It was a hot day to start and the mosquitoes were to be abundant!! No shorts during this trip! Hat on, face covered, and sweaty from hauling my 30kg (65lbs) backpack, while Chris carried 36kg (80lbs). What a way to start! Stopping for snacks was a chore. Eat, drink, walk in circles, repeat, to keep up a breeze, even with plenty of DEET. On day two, we reached the alpine, and could see the massive splendor of Klyuchevskaya volcano. We had started from Klyuchi, almost at sea-level.
On July 1st, we sat and sang 'Oh Canada'. It was a moment to remember how lucky we were to be here, and to appreciate our home country.
On most days the weather was great, but one afternoon the sky darkened and rain began to pelt. Thunder boomed, so we scrambled into a small ravine to be protected from lightning. Happily, it was a brief storm and sunshine reappeared!
We were only a few days away from Klyuchi and it was still in view, so this was our last chance to phone and give stories to our reporter friends in the city. Beyond cell phone service, we were on our own! (We did have a satellite beacon for emergencies only.) At only 1200m (4000ft) of elevation, we realized that there was ice under the dirt; this bumpy area was actually a glacier! We crossed a river over a snow bridge, and found a great spot for camp below a large hill for wind protection. We set up camp on a nice flat 'beach' of black ash.
The next day would be a disastrous day and the possible cancellation of the adventure! In the morning it was sunny and calm when we were all packed to go, just the tent to take down. In a FLASH, a freak gust of 80km/hr (50mi/hr) wind whipped over the hill and ripped the tent from its stakes!! From the corner of my eye, I saw it tumbling away! Chris sprinted after it, but the tent disappeared over the rocky edge of the ravine and down toward the fast-flowing river! In a panic I dashed to gather the rolling water bottles, helmets, and our food 'cache' bag that burst open, spilling all over. I picked up candy as though it was thrown from a parade! I waited anxiously for Chris to return, hopefully with the tent. He did have a bundle in his arms, but he had a sad and discouraged look. We hugged and I cried thinking that it’s over. “Is the tent destroyed?” We put it back up and surveyed the damage. Luckily the only rips were in the tent fly, but not in the tent. This was still disconcerting as we were told about the strong winds at the high pass, that can shred a tent. What do we do? Go back to Klyuchi for a new tent? Or can Chris repair it? We decided to do repairs and this delayed us a full day. We made a new camp in a MORE sheltered area. Chris spent the evening sewing the tent with fishing line over duct tape and fixed a broken pole.
We felt better, and hopeful that the tent repairs would hold. We were excited to be on our way! Black ash covered many kilometers of our route, and our boots made puffs of dust at every step. Klyuchevskaya volcano had erupted recently, in December 2012. This was a surreal mars-like landscape, with volcanoes in every direction.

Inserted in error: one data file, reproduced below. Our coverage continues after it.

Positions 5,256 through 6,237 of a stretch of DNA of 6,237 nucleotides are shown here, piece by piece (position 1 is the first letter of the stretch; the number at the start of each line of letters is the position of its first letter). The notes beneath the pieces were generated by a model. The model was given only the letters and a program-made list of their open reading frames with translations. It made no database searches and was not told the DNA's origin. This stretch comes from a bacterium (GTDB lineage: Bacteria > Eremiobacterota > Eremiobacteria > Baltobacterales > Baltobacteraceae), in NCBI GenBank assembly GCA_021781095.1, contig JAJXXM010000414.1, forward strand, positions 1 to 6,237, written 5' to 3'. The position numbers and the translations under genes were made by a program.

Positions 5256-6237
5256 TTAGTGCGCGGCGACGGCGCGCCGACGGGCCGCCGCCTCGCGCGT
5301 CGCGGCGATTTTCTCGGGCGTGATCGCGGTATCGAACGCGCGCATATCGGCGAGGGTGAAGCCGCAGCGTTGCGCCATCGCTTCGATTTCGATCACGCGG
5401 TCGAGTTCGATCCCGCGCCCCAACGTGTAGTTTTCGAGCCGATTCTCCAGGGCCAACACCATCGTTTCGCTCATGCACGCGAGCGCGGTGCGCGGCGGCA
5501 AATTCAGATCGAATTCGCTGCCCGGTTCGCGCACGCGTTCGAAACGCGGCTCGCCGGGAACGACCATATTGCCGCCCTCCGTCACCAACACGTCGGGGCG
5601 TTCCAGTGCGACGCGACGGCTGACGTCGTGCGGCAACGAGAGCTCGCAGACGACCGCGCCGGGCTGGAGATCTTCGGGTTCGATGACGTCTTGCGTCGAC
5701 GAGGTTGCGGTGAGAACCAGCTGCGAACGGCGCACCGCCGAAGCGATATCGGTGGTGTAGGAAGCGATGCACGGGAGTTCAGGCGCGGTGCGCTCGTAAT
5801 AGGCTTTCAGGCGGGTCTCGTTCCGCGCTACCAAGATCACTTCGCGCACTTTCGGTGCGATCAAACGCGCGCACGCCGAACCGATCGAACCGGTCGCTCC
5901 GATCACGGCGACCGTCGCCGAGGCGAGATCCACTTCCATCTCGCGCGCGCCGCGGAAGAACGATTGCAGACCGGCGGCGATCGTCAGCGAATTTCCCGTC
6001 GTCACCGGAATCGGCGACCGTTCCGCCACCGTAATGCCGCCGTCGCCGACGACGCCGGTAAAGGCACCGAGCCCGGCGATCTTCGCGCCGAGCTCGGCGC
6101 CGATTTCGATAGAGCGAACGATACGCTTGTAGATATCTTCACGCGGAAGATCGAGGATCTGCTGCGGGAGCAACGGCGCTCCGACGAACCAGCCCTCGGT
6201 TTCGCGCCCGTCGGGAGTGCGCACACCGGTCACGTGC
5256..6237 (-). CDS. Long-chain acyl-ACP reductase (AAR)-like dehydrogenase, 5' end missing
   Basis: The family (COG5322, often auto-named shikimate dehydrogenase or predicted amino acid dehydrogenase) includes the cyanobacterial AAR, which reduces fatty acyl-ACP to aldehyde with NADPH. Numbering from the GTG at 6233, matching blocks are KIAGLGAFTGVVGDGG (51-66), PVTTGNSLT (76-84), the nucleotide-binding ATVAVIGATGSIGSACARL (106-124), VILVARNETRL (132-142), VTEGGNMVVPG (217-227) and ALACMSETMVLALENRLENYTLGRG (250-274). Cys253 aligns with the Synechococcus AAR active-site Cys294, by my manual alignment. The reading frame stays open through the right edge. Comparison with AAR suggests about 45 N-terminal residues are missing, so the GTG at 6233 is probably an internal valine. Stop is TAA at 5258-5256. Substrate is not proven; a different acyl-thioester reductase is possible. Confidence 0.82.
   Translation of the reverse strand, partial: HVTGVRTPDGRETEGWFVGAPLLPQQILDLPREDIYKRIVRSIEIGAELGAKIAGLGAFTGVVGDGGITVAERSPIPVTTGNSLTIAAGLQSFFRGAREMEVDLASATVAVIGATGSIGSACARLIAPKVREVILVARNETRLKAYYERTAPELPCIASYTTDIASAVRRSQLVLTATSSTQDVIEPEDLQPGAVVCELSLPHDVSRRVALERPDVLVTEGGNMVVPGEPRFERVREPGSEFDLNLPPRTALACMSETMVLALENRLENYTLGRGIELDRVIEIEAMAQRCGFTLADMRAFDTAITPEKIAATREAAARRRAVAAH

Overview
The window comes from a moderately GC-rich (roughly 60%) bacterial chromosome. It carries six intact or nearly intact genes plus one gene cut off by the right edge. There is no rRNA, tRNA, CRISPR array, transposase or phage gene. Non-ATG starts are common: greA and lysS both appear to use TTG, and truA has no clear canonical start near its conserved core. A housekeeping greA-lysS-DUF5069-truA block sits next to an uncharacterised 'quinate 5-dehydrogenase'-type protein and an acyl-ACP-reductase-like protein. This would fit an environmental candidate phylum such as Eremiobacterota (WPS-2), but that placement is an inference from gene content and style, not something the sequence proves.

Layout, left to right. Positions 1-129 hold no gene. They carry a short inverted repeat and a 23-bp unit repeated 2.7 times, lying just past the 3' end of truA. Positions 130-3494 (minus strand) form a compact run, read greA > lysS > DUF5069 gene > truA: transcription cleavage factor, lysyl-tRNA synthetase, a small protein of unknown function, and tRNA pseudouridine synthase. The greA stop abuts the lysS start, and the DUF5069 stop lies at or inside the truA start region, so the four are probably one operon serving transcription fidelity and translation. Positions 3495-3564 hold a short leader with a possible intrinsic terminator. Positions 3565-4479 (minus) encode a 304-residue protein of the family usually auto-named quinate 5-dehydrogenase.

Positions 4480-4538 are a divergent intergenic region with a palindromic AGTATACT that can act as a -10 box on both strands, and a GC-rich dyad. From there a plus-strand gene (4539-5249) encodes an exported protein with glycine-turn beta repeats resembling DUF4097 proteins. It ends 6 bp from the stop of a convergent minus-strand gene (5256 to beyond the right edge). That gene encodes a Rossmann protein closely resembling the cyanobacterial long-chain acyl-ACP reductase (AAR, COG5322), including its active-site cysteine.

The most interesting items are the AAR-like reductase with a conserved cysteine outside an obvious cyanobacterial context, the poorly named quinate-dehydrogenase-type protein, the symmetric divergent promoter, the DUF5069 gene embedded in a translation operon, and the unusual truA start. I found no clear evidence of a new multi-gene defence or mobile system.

Later, we gazed at amazement at ice canyons showing alternating layers of ash and ice.
We would soon arrive at the pass between Klyuchevskaya and Kamen volcanoes, where we would make high camp at 3200m (10,500ft). The sun was glaring on the snow. We stopped and filled our bottles with glacier water. I was getting exhausted, almost there! Chris said “You can rest while I look for a safe place for camp.” Chris came back and said “I found the perfect spot; we don’t even need the tent”. “What do you mean?” He takes my hand and leads me around a large pile of lava rocks. In the distance there’s a mountaineers’ hut!! No one mentioned this to us; they thought we knew! We excitedly and cautiously walked to it through water-logged snow.
The door was jammed shut with a snow drift. It was a treat to enter, but we also had to shovel out the indoor snow! The rusty old stove did not look very useful. The walls had breezy cracks and there was lots of garbage, typical. Good thing I like to clean!
We settled in during the sunny afternoon, but clouds rolled in and pelting rain began. Over the next two days, it deteriorated to sleet, howling wind, and a whiteout. Snow whipped in through the cracks. Chris had to frequently go out and clear snow away from the door, so we wouldn’t get trapped in.
On the third day, it looked promising for Chris to climb, but he retreated after a few hours. The low clouds made for a blind climb.
Chris was ready for another attempt the next day, and sunshine appeared.
I walked with him in the early morning and gave him a hug and kiss for a good climb. I amused myself for the next 14 hours by chipping out helmets frozen into the ice under the table, and did a general tidy-up. I examined all the dry food that others had left behind, and picked out some treats. Late in the afternoon, I looked out across the snowfield and to my surprise I saw a group of seven climbers arriving! I gave a big wave. They were from Moscow. I told them about Chris being due to arrive soon from his climb. They set up their tents and made supper. It was interesting to compare our routine with theirs. Chris soon arrived and I walked out to meet him. He was all smiles, so I thought he made the summit. He explained that he was smiling because he was just happy to be back alive and in one piece. He was exhausted and not ready for socializing. After his nap, all nine of us crammed into the small hut to hear Chris' report.